That being said, I did find this film to be one that would be of interest as a great film to introduce children anywhere to the tough moral choices children must make in a world controlled by adults. I think Kiarostami was aiming this more at the youth of Iran – and the world – than an adult audience. Of course, all his films are carefully crafted, but this one did not leave the same impression on me – because of the focus of the story – as did Taste of Cherry or The Wind Will Carry Us, among others. I am a fan of Kiarostami, but felt this particular film to be a bit simplistic, as befits a tale geared toward children as the appropriate audience.
Where Is The Friend’s Home? – 0 v The Corridor – 1
As it has been talked about in previous posts, there will be matches for this cup where I am going to have great difficulty choosing between the two films, and this is probably the first of these examples.
‘Where Is The Friend’s Home?’ is where an ordinary part of life is shown to be as compelling, or even more so, than a conventional storyline. It is also reminiscent of Hana Makhmalbaf’s ‘Buddha Collapsed Out of Shame’, only without gender issues under the surface or the events that have taken place in the Middle East twenty years on from Abbas Kiarostami’s films. Both films have charismatic, likeable children who go out into their committees for a simple task – in the case of the film in this match the boy is doing something very noble in trying to prevent his classmate being expelled – only to find themselves going in zigzags and finding obstructions in their way, some physical and some the attitudes of those around them. Also like Makhmalbaf’s film, Kiarostami does not have to put any stylistic touches to something which is already engaging and a great film.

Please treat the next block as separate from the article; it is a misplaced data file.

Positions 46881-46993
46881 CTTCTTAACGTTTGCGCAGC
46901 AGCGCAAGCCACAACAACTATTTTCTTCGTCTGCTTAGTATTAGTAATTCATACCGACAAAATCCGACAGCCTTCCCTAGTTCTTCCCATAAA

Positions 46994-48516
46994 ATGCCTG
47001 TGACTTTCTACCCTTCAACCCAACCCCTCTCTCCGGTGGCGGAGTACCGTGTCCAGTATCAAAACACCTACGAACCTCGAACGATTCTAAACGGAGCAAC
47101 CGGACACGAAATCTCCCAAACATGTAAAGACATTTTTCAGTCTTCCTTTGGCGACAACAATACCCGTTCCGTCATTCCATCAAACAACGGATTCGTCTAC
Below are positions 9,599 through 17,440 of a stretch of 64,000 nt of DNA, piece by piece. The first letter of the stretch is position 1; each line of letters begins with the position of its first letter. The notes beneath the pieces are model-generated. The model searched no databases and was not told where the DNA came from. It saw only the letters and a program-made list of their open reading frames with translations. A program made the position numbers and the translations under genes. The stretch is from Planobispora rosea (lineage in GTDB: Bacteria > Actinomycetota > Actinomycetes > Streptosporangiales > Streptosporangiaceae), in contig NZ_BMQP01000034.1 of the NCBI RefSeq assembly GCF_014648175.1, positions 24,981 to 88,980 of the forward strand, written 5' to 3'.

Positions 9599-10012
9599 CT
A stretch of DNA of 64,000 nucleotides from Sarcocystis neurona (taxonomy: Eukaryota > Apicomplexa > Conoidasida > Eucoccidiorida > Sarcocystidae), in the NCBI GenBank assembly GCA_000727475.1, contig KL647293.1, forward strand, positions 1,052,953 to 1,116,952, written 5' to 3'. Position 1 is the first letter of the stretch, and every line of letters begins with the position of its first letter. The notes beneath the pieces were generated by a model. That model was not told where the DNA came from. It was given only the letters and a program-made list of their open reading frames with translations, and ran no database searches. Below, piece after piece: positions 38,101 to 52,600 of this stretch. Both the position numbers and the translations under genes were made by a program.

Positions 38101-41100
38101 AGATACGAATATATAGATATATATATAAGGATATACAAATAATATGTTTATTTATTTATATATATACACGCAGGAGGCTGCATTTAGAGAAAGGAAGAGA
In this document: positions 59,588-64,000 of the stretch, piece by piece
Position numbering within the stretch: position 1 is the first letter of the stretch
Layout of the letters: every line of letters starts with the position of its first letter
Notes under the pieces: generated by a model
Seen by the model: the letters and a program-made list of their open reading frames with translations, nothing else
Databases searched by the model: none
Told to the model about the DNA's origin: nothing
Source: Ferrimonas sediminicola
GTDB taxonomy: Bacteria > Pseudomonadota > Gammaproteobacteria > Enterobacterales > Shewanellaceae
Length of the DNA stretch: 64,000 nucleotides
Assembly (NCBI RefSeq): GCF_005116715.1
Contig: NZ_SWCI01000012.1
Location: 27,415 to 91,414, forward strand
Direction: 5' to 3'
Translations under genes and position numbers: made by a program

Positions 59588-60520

Unlike the last match however, this one not only had two great films but one that was a complete surprise. In the first ten minutes of ‘The Corridor’ I feared that – and I hope no one is offended by this – it would be ninety minutes of people staring into space silently for no real reason, but I am delighted to say this turned out to be a hidden gem. Like the work of Bela Tarr, who has been referenced in passing with this, the silence has a purpose, which is in this case a portrayal of an environment so depressing and constricting that the occupants have to do strange things – like play the barrel of a shotgun like a wind instrument in both the oddest and disturbing scene – to pass the time, and that even moments of joy, such as the party near the end, are tinged with sadness. Add to this the black-and-white cinematography and the result is a film which is not for everyone, but for me was fantastic.
It is difficult to choose between the films but, for the surprise that Šarūnas Bartas’ film turned out to be after a bumpy start, ‘The Corridor’ wins out.
^^ Was that cry of horror in response in my decision or someone else’s?
And was it horror or ultimate suffering? If the latter, we may need Miracle Max.
go, Bartas, go!
both these films are on youtube so I encourage all who have not voted to watch
And vote for the best one with a C word in the title
Den, hehehehehe….. ;)
Horror at all of your decisions, to whoever voted for The Corridor.
I just can’t believe a lot of people are actually going for The Corridor, but oh well. :P
Scorpio, bah! The Corridor is amazing so there :P
Surely we must all be suffering from some delusion or another. It just can’t be honest appreciation.
Well, Scorpio, when Rain People is losing to Go Go, Second-time Virgin, I will be screaming NOOOOOOOO!!!!!! as well
@ Uli Cain: And I’ll see to that as well, haha, since even though I am not a fan of Wakamatsu, I say off with Coppola’s head :P.